Ten Takeaways From PwC’s Medical Cost Trend Behind The Numbers 2020

By Clive Riddle, June 21, 2019 

PwC's Health Research Institute has just released their 14th annual report on medical cost trends: Medical cost trend: Behind the numbers 2020, which projects the 2020 trend to be a six percent cost increase. As PwC's HRI describes their 47-page report, they project "the growth of private medical costs in the coming year and identifies the leading trend drivers.... based on the best available information through June 2019. HRI conducted 55 interviews from February through June 2019 with health industry executives, health benefits experts and health plan actuaries whose companies cover more than 95 million employer sponsored large group members about their estimates for 2020 and the factors driving those trends. Also included are findings from PwC’s 2019 Health and Well-being Touchstone Survey of more than 550 employers from 37 industries as well as PwC HRI’s national consumer survey of 2,500 US adults."

Here’s Ten Takeaways from their 2020 report: 

  1. Small Uptick: The Medical Cost trend, still rounding to double digits in 2007 (11.9%) and 2008 (9.9%), trended downwards subsequently, to round to six percent since 2016 (6.2%), but have ticked up since the low-water mark of 5.5% in 2017 (and 5.7% in 2018-2019.)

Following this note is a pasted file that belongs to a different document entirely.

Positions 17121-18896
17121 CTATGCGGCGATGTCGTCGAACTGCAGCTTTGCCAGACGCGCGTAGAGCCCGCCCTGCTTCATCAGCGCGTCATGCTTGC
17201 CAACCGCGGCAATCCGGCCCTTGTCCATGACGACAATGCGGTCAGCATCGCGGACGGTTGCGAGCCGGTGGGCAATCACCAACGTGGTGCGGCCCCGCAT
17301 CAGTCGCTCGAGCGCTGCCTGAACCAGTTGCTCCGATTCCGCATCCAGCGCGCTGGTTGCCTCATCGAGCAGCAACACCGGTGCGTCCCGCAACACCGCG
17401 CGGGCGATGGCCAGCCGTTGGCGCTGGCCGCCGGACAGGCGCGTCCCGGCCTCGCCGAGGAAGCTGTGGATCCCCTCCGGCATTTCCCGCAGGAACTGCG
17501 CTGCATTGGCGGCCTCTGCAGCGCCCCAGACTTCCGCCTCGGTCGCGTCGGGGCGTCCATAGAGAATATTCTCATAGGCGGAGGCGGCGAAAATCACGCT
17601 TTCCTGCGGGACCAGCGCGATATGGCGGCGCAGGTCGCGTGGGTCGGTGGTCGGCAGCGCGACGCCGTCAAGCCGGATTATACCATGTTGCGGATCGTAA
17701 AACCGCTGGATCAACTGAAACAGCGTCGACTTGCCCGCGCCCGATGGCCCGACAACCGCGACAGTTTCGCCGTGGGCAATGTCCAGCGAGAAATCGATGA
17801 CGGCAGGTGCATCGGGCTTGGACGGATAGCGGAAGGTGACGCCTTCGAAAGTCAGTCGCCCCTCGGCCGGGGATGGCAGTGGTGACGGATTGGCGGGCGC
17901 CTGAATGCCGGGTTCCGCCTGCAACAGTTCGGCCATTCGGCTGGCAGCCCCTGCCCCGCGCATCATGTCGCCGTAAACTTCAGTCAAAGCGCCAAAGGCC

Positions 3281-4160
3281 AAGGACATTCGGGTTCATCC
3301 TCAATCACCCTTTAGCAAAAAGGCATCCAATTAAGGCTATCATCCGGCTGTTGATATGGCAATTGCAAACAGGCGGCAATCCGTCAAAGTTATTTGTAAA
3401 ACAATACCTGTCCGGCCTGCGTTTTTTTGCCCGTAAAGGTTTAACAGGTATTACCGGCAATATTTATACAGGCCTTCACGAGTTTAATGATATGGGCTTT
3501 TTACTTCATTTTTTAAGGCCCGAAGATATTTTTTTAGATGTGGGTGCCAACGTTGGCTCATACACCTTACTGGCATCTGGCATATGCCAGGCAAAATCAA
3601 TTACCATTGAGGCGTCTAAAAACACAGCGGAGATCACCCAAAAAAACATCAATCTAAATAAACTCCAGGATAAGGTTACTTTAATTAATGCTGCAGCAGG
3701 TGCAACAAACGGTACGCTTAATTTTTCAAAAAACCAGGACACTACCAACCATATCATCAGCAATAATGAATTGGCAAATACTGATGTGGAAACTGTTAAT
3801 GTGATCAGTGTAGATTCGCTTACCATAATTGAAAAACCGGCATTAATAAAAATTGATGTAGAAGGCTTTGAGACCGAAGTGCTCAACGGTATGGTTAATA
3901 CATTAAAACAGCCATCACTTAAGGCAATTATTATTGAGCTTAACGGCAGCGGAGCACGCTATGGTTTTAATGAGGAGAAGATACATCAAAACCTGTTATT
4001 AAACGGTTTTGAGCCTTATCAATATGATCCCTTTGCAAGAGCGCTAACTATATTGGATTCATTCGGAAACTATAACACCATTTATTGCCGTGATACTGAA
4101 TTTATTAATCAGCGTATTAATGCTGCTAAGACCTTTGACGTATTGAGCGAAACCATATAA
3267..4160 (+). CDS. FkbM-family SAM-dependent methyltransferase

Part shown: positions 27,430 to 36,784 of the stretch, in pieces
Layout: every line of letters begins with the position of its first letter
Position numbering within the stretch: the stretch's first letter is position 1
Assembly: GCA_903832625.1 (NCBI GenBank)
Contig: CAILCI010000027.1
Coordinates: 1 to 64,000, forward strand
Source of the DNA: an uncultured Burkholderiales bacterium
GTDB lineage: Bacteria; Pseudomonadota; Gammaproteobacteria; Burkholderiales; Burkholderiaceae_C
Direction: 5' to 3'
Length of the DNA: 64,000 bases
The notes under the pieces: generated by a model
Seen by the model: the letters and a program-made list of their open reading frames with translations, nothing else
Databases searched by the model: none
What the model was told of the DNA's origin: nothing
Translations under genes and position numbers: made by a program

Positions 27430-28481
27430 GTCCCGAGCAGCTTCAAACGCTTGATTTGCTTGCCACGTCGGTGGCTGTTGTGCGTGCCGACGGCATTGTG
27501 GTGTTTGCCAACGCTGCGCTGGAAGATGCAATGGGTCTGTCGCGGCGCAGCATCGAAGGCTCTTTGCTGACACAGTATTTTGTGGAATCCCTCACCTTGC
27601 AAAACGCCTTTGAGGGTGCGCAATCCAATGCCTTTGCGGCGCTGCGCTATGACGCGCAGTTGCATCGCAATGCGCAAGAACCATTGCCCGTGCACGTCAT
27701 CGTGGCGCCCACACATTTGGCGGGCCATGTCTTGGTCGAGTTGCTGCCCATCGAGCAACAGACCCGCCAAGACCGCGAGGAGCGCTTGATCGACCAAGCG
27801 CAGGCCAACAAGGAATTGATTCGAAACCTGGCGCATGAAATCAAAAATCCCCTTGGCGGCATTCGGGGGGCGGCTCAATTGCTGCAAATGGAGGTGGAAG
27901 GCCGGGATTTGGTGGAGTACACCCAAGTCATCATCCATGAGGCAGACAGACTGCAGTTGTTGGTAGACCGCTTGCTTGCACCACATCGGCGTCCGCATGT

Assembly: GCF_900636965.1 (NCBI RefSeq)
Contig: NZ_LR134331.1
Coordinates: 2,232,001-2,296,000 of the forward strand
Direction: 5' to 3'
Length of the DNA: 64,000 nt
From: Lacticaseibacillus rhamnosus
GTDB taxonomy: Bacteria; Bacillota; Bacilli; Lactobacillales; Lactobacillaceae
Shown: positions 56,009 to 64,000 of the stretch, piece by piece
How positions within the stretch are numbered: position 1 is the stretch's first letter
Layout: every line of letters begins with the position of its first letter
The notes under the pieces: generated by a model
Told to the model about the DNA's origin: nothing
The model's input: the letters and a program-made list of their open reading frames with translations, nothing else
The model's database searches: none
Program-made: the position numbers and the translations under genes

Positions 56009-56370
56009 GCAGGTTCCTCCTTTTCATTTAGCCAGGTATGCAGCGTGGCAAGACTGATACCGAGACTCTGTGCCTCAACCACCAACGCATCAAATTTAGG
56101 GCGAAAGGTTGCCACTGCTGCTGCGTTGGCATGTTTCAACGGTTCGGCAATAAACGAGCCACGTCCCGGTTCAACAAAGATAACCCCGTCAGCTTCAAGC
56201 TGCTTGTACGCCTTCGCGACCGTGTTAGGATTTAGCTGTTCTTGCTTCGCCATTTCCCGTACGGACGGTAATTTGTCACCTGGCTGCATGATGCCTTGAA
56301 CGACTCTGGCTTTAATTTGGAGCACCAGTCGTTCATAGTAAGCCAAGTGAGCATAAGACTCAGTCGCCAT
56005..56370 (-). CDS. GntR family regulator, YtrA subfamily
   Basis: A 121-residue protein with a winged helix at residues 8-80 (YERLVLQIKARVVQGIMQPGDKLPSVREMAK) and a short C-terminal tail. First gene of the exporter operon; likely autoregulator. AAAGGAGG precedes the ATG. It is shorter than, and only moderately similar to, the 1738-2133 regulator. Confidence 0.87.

2. Price, Not Utilization: “Prices have been a larger component of employer benefit costs than utilization since 2004; utilization has hovered around zero percent growth since 2006. Utilization by individuals with employer-based insurance decreased by 0.2 percent from 2013 to 2017 while prices rose 17 percent during that time.”
  3. Impact of High Deductibles: “Average deductibles for employer-sponsored plans tripled between 2008 and 2018. This increase likely has led to a low utilization trend because employees are delaying or forgoing care due to their deductible.”
  4. Stall in HDHP Growth: “The shift to HDHPs by employers seems to have stalled. With 84 percent of employers offering an HDHP option in 2019 and a tight labor market, employers may not be as quick to push HDHPs in 2020.
  5. Acceleration in Retail Rx Spending: “Starting in 2020, retail prescription drug spending growth for private health insurance will begin to increase, hitting between 3 percent and 6 percent annually through 2027.24 The growth in spending can be attributed to the waning impact of generics on the market and the introduction of new drugs.”